Stan’s Blues Band changed their name to Nine Below Zero (they were named after a song by Sonny Boy Williamson II) on the advice of former musician Mickey Modern.  He’d seen them play at the Thomas ‘A’ Becket (in the Old Kent Road, Southwark, South London) in 1979 and was so impressed that he offered to manage them.

In a bold – but completely justifiable – move, Modern decided that Nine Below Zero’s first album would be a live one.  And so with just one change of personal (Micky Burkey for Kenny Bradley on Drums) Live At The Marquee was released in 1980.  

The album was recorded at the well-known music venue, the Marquee Club (in Wardour Street, West London) on Wednesday 16th & Thursday 17th July and was billed as a live recording.  The admission fee was £2 with a reduced rate available for students & Marquee Club members.

Apparently, it’d been an ambition of Dennis Greaves and the rest of the band to play at the Marquee – even in the capacity of a support band  Therefore, to appear as the headline act & record your first (live) album must have been out of this world.  Prior to this gig, Nine Below Zero were well known as an brilliant high energy act.  However, I’m wondering if their desire to play at the Marquee spurred them on to go the extra mile and produce such an electric album?

I feel that the CDs sleeve notes excellently conveys something of gig itself:

‘Fourteen high octane R&B monsters – including three Greaves originals Straighten Her Out, Stop Your Nagging and Watch Yourself – merged Chicago chops and cockney charm in a ferocious homebrew of adrenalin which never once seemed out of step alongside the ten regular live favourites: the aforementioned Freddie King’s Tore Down, Otis Rush’s Home Work and J Geil’s version of Pack Fair and Square line up with the John Mayall and Paul Butterfield collaboration, Ridin’ On The L&N, Lloyd Price’s Hootchie Cootchie Coo, Sam the Sham’s Wooly Bully, Muddy Waters’ Mojo Working, and Rush’s I Can’t Quit You Baby, plus Motown stalwart’s The Four Tops’, Can’t Help Myself and Marvin Gaye’s Can I Get A Witness, are all nailed down before the band signs off with their instrumental wig-out, Swing Job.’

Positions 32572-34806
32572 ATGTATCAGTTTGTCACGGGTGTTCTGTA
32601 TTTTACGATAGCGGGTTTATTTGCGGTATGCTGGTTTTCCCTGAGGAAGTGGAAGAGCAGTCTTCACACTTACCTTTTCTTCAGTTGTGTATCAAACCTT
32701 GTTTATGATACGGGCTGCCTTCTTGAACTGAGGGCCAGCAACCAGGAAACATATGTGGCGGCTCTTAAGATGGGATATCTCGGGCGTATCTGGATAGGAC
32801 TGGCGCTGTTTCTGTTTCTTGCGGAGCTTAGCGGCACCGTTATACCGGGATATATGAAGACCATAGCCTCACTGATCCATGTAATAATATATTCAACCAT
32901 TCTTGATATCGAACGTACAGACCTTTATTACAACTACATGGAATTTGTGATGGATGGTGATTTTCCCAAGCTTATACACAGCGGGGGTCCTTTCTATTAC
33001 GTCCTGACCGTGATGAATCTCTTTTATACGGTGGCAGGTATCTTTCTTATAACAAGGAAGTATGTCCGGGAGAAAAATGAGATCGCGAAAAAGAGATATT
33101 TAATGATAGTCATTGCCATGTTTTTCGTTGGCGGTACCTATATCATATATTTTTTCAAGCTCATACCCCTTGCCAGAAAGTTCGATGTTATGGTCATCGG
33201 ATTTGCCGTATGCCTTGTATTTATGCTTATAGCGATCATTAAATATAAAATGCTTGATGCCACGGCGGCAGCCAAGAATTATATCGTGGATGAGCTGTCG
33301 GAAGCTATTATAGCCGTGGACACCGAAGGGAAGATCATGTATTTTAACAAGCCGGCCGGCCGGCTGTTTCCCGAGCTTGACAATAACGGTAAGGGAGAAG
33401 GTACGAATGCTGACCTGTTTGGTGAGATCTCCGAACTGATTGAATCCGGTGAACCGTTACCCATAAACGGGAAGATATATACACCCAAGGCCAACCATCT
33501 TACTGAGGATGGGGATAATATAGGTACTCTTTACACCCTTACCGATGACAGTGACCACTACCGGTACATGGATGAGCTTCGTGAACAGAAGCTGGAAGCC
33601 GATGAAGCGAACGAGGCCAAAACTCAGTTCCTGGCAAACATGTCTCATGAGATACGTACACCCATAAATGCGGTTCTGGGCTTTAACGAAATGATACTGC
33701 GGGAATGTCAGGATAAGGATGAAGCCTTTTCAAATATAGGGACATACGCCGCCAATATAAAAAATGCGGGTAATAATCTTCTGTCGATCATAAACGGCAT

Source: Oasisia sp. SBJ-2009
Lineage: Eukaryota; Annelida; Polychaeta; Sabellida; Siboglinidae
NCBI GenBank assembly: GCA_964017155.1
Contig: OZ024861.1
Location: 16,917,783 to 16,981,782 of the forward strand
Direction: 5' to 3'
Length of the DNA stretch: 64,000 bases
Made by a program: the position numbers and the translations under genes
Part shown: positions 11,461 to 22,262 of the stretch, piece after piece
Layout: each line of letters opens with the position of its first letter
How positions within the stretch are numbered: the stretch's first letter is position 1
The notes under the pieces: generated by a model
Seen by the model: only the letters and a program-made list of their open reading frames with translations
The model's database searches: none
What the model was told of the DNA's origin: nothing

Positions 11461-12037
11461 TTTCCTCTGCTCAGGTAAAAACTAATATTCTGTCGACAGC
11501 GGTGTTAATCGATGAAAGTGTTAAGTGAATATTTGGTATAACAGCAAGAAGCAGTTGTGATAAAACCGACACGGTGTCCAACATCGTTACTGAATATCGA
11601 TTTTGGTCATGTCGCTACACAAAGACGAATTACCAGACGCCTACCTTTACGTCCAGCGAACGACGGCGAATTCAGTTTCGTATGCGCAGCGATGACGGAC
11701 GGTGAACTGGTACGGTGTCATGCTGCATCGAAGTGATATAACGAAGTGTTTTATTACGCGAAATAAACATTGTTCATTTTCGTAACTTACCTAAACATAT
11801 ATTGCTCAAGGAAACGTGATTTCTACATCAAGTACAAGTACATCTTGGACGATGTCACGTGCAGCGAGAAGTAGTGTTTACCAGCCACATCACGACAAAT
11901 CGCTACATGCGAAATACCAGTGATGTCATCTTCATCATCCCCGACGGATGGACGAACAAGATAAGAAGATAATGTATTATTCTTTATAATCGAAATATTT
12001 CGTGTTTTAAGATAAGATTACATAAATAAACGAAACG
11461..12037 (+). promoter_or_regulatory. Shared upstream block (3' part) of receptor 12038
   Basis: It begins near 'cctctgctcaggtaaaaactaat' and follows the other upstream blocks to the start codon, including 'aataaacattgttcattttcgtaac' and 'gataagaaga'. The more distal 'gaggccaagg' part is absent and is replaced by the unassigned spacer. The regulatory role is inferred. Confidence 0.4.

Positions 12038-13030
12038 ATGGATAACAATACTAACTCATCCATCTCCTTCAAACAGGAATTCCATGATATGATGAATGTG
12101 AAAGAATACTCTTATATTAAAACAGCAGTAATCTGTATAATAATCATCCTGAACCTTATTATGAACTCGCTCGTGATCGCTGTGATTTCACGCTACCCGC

(With the sleeve notes in mind, they were printed on thick glossy card which served as part CD sleeve cover, part poster & part information sheet about the band.)

To celebrate their 40th anniversary, Nine Below Zero released a new album in October 2019.  Unlike a lot of anniversary releases which tend to be ‘The Best Of’ albums, Avalanche refreshingly featured 12 brand new original songs.

In addition to their anniversary CD, they’d kicked off a new tour in Belfast, with many further dates set.  However, as we all now know, the world effectively stopped spinning when Covid-19 reared its ugly head.  Therefore, they had to cancel all of their gigs from mid-March onwards.  According to the band’s web-site – https://www.ninebelowzero.com – their next scheduled gig is early September in Fleet, Hampshire. Here’s hoping!